Sadly, I don't have the usual plethora of photos from Harvest Festival. It's a shame, because it was an amazing event, and I spent quite a bit of yesterday feeling angry and resentful that I didn't see what I wanted to. But something else happened yesterday and today that was more important than what I get out of taking a lot of colorful photos.
I'm going to have to backtrack a little to get to the lesson, though...
When I was a little kid, my dad had a great job with a major technology company, however he did a lot of stuff himself. We lived in one of those little houses that most people would scoff at today. Kids having their own rooms was pretty much unheard of, and rather than moving, my dad built a second floor to our house to accommodate a growing family. He also built the garage for the house, cemented a walkway between the house and the garage, and built a "play house" for us kids, among other things. Eventually, when we did move, he also built our new house.
When I was a kid, I knew the value of money. I've blogged about doing yard work and shoveling snow for neighbors, doing art and crafts sold door to door, and doing custom embroidery work. When we moved out to the country, I also learned how to skin muskrat, how to slaughter turtle and chicken, how to preserve (freezing and canning) fruits and vegetables.
So I've pretty much always known that things don't simply pop into existence at Walmart's.
None the less, the significance of "Harvest Festival" was mostly lost on me. I understood that there was a celebration, a joy in gathering the stuff that would get you through the winter, and produce the foodstuff and fibers that would continue to sustain your family, your community... whatever.
But there's something about going out into the fields (something I haven't done since childhood) and picking the vegetables, taking them home, then preparing them yourself, that gave me such an amazing feeling of connectedness to the land, something I've only written about when I've talked about women in Chicano literature, but never experienced for myself.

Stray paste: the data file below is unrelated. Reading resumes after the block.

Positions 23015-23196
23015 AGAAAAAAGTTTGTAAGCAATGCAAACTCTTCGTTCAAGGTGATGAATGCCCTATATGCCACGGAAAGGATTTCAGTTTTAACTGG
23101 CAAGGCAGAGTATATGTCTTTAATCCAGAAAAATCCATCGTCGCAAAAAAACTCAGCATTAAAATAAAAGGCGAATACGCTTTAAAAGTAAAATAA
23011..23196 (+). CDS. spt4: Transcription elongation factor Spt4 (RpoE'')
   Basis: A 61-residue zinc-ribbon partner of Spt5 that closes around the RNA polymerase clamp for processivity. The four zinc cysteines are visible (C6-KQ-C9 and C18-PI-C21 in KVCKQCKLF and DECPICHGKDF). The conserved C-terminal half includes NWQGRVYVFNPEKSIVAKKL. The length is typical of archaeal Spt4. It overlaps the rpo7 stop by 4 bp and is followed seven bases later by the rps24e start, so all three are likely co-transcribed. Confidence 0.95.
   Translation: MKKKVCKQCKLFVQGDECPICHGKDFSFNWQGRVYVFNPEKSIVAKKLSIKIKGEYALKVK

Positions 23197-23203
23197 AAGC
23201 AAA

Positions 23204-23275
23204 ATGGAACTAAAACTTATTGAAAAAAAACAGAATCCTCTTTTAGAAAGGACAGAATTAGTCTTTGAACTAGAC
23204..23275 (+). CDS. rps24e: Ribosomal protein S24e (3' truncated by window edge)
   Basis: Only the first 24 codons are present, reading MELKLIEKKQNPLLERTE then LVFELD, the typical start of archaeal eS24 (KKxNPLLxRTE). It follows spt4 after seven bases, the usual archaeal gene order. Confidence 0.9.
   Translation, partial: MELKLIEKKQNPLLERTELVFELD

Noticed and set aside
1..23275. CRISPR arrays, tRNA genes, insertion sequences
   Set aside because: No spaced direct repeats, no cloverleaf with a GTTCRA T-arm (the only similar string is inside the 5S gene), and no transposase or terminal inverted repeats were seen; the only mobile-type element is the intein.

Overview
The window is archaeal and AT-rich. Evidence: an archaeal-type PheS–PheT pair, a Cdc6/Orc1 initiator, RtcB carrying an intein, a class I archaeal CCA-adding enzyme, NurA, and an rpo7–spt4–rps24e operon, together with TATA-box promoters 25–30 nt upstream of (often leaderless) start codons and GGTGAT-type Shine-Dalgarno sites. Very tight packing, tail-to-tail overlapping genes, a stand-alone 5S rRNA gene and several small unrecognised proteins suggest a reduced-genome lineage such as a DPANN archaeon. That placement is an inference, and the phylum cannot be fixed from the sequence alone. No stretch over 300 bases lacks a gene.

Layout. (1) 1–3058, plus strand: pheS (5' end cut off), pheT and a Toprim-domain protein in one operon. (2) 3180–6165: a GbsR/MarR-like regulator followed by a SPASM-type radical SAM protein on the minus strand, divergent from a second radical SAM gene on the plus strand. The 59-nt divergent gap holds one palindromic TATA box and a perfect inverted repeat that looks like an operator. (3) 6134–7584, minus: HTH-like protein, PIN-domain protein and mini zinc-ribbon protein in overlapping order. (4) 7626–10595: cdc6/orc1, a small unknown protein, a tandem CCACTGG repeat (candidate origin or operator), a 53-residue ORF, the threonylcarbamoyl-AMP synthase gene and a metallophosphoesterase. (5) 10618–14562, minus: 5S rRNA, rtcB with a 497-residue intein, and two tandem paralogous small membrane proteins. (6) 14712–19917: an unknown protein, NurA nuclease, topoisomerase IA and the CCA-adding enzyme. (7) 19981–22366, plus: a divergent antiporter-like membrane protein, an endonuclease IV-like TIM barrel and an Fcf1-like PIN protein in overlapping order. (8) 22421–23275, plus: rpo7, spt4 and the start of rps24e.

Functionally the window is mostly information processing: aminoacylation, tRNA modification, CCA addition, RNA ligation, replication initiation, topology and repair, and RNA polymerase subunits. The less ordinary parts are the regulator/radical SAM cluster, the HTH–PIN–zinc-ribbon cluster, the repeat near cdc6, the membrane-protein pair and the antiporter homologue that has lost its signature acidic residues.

The sheep were shorn in spring, and through the summer the wool was washed and ready to spin and weave through the winter. This weekend we did some dyeing, and I've got a few small lengths of the beautiful natural colors I'll be weaving into my own little bag, and some I'll do a small colcha design with. I'm drying chilies, and doing something they wouldn't have done in the 16th- 19th centuries: Freezing some veggies in the little freezer at the top of my fridge. But the idea of having all this come to fruition: having the food prepared and the fibers ready to work, having this deep breath that's both the deep breath after a hard work and a deep sigh of satisfaction... that feeling of taking something in to the very core of one's being... well, I've experienced that these last couple days.
Yeah, it would have been great to have some photos of the grape stomping. But somehow that seems all so shallow and unimportant now, at that point in the day where the freezing is done and I'm about to string my chili ristra before settling down this afternoon to spin wool over a hot cup of tea and some social time with my daughter.